I have recently been reading an excellent book. I stumbled across it because a client recommended it. It’s called ‘Stop Thinking, Start Living’, and it’s by Richard Carlson. It is in fact a few years old now having been written in the 1990s but is quite brilliant in its simplicity.

The essence of the book is that Richard believes those of us prone to thinking a lot may be at risk of encouraging mild to moderate depression. This is because our every moment is involved in thinking. Thinking isn’t a bad thing, or a problem if we are constructive about it, problem solving issues or making decisions where needed. But instead, many of us are ruminators, prone to revisiting problems over and over. Looking for the answer within the problem he believes, does nothing more than deepen the discomfort of it for us. If anything, it positively promotes or deepens our troubles.

Instead, Carlson believes we should tackle problems as they occur, roping as many people in for advice is needed, then we must learn to ‘park’ it. Parking it as a habit, teaches our brains discipline, a form of discipline that stops us playing and replaying the scenarios we are dealing with and enables us to get on with living.

Living he feels, involves recognising several things: –

 

  1. Life is not an emergency. We are all in a hurry these days and rush about doing as much as we can, fitting so much in to a day that we are ‘meant’ to feel efficient. Yet stress is typical of any or all of us who persistently feel ‘hurried’ so would we get more done if we slowed down and try to enjoy it as we go?
  2. He recognises our readiness to dwell on our troubles is often based on slights from the past, events we were part of, regrets or things we feel saddened by. Things people have said to us, feelings attached to those, and reasons to berate ourselves or others, are also sources of our distress. Consequently, we spend time in silent conversations in our heads with things we would have liked to have said and cutting remarks that might have helped us feel better if we had come up with them at the time. The problem is all this does is start-up the angst, anger, or upset all over again. Often years have passed, and we are still doing this!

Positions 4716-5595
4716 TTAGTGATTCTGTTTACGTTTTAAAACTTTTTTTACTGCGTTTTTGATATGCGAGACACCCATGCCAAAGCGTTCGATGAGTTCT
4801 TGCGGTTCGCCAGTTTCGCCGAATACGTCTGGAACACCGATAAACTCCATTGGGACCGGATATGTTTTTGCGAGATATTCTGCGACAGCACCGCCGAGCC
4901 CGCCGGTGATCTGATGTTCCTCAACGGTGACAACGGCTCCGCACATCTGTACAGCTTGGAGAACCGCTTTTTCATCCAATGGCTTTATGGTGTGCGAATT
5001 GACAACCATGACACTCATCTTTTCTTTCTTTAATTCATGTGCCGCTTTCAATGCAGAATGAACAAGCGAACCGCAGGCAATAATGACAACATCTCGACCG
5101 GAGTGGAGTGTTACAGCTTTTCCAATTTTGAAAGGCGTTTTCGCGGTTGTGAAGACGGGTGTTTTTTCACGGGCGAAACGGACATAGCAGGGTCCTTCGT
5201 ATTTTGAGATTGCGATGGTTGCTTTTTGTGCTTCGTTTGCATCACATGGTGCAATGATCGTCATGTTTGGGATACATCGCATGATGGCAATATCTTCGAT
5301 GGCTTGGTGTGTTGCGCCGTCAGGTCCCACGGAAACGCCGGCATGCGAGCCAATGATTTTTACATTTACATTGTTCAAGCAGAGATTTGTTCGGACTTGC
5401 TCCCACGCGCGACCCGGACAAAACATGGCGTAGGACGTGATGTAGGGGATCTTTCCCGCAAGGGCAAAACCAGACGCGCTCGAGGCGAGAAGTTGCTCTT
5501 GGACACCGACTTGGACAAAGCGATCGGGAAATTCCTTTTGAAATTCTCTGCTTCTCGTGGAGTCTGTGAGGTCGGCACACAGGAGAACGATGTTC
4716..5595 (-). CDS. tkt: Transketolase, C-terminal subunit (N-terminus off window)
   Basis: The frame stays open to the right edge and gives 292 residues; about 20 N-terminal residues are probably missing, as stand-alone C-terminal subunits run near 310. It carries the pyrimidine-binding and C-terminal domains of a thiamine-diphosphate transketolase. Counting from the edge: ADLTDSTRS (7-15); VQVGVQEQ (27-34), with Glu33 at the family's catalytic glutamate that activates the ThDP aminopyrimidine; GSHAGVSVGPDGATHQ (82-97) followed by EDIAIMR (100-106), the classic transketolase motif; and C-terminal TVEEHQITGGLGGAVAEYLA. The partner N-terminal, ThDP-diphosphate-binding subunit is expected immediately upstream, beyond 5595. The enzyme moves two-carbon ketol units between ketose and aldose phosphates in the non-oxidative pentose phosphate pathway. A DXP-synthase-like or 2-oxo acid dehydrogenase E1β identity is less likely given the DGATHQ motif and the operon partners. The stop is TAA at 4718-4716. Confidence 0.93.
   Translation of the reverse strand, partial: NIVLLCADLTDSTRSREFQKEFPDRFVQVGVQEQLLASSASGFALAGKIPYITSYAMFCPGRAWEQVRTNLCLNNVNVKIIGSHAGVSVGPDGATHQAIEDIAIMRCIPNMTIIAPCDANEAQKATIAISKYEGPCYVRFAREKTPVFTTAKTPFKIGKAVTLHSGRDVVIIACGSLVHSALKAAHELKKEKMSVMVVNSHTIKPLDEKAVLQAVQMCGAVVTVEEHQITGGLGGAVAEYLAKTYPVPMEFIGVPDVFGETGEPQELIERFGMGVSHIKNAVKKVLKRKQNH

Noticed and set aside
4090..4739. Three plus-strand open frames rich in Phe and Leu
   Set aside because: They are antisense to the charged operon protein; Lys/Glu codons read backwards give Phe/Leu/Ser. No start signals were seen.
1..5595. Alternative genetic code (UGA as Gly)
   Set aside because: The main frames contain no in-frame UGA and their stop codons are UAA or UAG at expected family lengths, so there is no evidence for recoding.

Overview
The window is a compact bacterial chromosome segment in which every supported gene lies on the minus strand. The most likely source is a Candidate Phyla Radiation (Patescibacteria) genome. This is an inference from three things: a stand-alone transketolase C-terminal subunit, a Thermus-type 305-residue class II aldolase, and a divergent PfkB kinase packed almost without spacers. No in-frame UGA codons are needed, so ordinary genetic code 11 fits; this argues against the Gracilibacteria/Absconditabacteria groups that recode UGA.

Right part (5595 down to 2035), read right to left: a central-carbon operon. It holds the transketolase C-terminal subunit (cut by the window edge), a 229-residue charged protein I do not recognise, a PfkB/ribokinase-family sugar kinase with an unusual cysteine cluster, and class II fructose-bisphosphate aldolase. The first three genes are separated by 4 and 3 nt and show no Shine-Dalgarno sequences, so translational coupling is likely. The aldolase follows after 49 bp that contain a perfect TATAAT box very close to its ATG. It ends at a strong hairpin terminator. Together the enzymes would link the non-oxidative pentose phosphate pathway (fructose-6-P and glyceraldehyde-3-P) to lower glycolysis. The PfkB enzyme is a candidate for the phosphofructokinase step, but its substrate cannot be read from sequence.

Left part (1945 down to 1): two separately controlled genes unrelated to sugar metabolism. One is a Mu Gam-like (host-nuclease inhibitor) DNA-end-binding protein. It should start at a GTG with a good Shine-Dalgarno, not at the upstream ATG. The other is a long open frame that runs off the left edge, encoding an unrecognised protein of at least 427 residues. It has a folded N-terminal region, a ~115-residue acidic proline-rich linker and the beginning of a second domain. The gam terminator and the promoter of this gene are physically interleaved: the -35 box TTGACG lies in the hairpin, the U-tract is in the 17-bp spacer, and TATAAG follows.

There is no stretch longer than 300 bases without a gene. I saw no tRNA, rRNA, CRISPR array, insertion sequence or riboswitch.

3. If we are not living in the past, we live for the future, concentrating on feeling ‘when ‘x’ happens, then it will be ok’; or ‘I will be happy when ‘Y’ takes place’. We pin our happiness on some arbitrary date in the                  future when all will be well. Carlson suggests all this does is emphasise how we ‘wait’ for things. So, between rushing to achieve, and waiting for the future, we aren’t living in the ‘now’.

In many ways, living for now, staying in the moment, and therefore concentrating on enjoying current experiences, is about mindfulness. (http://mindfulness.soulnutrition.org/appreciatingwindowsills/ )

Although mindfulness is based on a philosophy, the experience of Buddhism and the values therein, most of us have come across it and understand that its essence is to ‘stay in the moment’ and live for now. Mindfulness has only been proposed to the general populace in the last few years, so my feeling is this book literally predates it and yet without calling it such, he seems to be referring to a discipline of mind and action that is very similar to the teaching of mindfulness.

This brings me neatly to what the book really talks about. To me it’s value is in helping ALL of us to recognise happiness lies less within the action of others, and A LOT more within the ability, and control, of our own mind and body. This may not feel a revelation, but to be given the tools to do this is of value. Otherwise, we can recognise the importance of thinking negatively and the value in avoiding that, but we don’t actually know how to stop it!